"Go to Horry County, Joseph. I lived with its people many years of my life and made a good living and found them though poor and primitive, yet true as steel." Joseph Travis Walsh represents in the Horry tradition those born elsewhere who came here to make their homes and who contributed significantly to the welfare of their adopted county. In his autobiography he he recorded this advice from Circuit Judge Munro of Barnwell, his mentor in whose office Walsh had studied law. He came to Conwayborough in September, 1856 to hang out his shingle when he was just twenty years old.
Joseph Travis Walsh was born in Charleston January 26, 1836. His father, a commission merchant, died when Joseph was a very small child, and he was raised in the strict Presbyterian household of his grandmother Vardell. He attended South Carolina College (now the University of South Carolina) and Princeton, graduating in 1854 at age nineteen. He taught school and read law in Barnwell and was admitted to the bar in May, 1856.
His practice built rapidly. “I had many friends in Charleston,” he recalled, “who were merchants and soon had a very good collecting practice. In April, 1857, I married Mary Frances Congdon, a granddaughter of my landlady, Mrs. Jane Norman, a sister of Col. James Beaty, called the King of Horry, while the county was called the Republic.”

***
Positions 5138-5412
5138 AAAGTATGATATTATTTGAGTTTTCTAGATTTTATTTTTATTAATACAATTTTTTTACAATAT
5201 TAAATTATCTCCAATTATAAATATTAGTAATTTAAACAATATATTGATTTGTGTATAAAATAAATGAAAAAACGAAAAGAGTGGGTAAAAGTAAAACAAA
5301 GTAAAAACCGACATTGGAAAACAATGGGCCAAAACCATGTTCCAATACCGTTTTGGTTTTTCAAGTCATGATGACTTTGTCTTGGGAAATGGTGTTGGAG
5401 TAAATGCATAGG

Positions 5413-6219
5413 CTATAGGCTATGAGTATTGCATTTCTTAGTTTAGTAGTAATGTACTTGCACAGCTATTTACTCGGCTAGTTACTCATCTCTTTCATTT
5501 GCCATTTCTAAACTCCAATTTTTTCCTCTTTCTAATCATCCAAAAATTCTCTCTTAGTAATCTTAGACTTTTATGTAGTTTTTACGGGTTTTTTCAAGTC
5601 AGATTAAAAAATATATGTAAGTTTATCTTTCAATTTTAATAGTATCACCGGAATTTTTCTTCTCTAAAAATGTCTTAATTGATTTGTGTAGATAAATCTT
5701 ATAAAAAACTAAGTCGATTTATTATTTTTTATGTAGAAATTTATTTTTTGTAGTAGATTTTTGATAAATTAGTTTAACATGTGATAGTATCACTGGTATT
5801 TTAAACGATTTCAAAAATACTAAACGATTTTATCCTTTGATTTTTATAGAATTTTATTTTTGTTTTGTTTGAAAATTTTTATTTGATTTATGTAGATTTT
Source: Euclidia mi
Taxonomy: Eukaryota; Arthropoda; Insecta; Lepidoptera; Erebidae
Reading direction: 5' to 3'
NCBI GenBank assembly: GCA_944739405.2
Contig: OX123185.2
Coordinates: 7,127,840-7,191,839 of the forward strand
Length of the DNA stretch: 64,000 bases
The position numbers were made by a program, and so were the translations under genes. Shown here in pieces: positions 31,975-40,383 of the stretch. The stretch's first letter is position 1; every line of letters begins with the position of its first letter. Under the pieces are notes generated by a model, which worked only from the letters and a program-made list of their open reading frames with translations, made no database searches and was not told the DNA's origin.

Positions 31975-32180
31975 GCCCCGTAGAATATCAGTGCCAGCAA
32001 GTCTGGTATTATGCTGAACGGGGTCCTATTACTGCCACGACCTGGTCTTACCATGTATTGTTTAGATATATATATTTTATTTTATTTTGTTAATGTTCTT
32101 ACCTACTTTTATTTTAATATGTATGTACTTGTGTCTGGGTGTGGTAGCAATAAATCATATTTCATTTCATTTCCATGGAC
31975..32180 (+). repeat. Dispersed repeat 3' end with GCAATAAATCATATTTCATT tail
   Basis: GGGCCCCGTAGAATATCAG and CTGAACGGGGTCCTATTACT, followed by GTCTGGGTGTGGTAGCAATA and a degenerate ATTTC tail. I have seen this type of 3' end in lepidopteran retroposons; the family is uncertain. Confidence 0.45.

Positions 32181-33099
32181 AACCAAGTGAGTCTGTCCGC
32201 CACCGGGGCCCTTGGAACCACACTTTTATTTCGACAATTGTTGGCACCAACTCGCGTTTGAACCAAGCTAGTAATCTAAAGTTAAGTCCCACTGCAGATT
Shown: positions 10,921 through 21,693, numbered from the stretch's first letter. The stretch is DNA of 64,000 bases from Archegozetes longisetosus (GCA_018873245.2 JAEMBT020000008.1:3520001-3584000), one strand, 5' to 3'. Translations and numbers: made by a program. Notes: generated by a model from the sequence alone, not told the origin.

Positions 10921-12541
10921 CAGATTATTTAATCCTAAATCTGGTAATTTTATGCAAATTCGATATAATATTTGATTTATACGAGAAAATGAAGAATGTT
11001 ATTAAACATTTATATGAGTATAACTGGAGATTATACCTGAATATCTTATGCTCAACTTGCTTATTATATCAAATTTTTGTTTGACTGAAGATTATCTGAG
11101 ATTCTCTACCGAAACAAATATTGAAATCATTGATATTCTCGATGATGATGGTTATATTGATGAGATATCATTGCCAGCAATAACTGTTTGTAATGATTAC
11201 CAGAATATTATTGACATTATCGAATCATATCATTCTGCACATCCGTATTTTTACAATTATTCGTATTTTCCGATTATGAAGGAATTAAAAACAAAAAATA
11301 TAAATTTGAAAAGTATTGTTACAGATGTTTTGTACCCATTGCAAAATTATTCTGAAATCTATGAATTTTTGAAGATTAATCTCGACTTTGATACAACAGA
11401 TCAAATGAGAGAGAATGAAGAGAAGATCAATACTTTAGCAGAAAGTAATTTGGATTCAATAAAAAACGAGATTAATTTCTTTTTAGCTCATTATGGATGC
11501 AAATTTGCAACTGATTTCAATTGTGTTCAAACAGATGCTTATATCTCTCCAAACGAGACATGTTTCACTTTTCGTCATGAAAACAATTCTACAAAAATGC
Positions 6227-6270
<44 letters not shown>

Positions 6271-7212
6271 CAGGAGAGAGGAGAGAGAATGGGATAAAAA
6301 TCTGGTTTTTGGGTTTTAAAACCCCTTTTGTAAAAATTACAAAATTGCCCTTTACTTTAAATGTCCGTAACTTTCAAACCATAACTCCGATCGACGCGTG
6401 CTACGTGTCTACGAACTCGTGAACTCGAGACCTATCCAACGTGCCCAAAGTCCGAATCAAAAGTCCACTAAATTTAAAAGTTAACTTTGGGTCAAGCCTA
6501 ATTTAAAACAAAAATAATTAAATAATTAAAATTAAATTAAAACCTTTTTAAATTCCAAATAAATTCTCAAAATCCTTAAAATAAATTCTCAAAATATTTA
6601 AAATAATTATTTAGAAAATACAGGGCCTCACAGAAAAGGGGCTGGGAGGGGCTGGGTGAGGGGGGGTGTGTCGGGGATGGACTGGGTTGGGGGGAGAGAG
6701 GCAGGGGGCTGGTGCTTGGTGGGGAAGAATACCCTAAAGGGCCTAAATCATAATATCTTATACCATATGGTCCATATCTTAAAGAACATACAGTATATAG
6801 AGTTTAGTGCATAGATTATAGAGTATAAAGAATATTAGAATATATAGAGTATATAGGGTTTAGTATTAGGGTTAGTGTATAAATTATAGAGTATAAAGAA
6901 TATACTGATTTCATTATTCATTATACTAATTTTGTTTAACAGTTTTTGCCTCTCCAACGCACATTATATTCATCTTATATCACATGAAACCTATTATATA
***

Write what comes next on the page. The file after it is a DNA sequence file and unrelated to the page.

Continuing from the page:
This marriage to a member of the Beaty family provided him solid entree into the most powerful circles in the county seat. Judge Walsh became one of the leading citizens of the town and county.
A devout Presbyterian, Walsh was one of the founders of Kingston Presbyterian Church. His grave is beneath the extension of that church behind the choir loft and is noted on the marble plates embedded in its wall..
Because of his lameness he was not able to serve the Confederate forces, but instead became the mainstay of families whose menfolk were fighting. He took responsibility for the widows and orphans of those who died in the war. Since most of the ministers were away on the front lines, he performed many of the duties of clergy during that time. He spoke movingly in his autobiography of burying the many children who died in epidemics during that time.
In 1865 he was elected to the legislature without actively seeking the position. He served only briefly before he was elected district judge on December 21, 1865. In 1870 he was the first postwar commissioner of education responsible for establishing schools for both races. He continued to practice law, but in his own words the people were “too poor to go to law” in the postwar years and his income fell off. In 1881, he left Conwayborough, moved briefly to Marion, SC, and then to Wilmington, NC, before he ultimately settled in Brooklyn with a married daughter.
After he died on July 14, 1904, his body was returned to Conway for burial at Kingston Presbyterian Church. One of his eulogists wrote, “He was an ardent churchman and rigid in his views of religious duty. Be it said to his praise that he was never too busy to worship or too proud to offer a prayer.”
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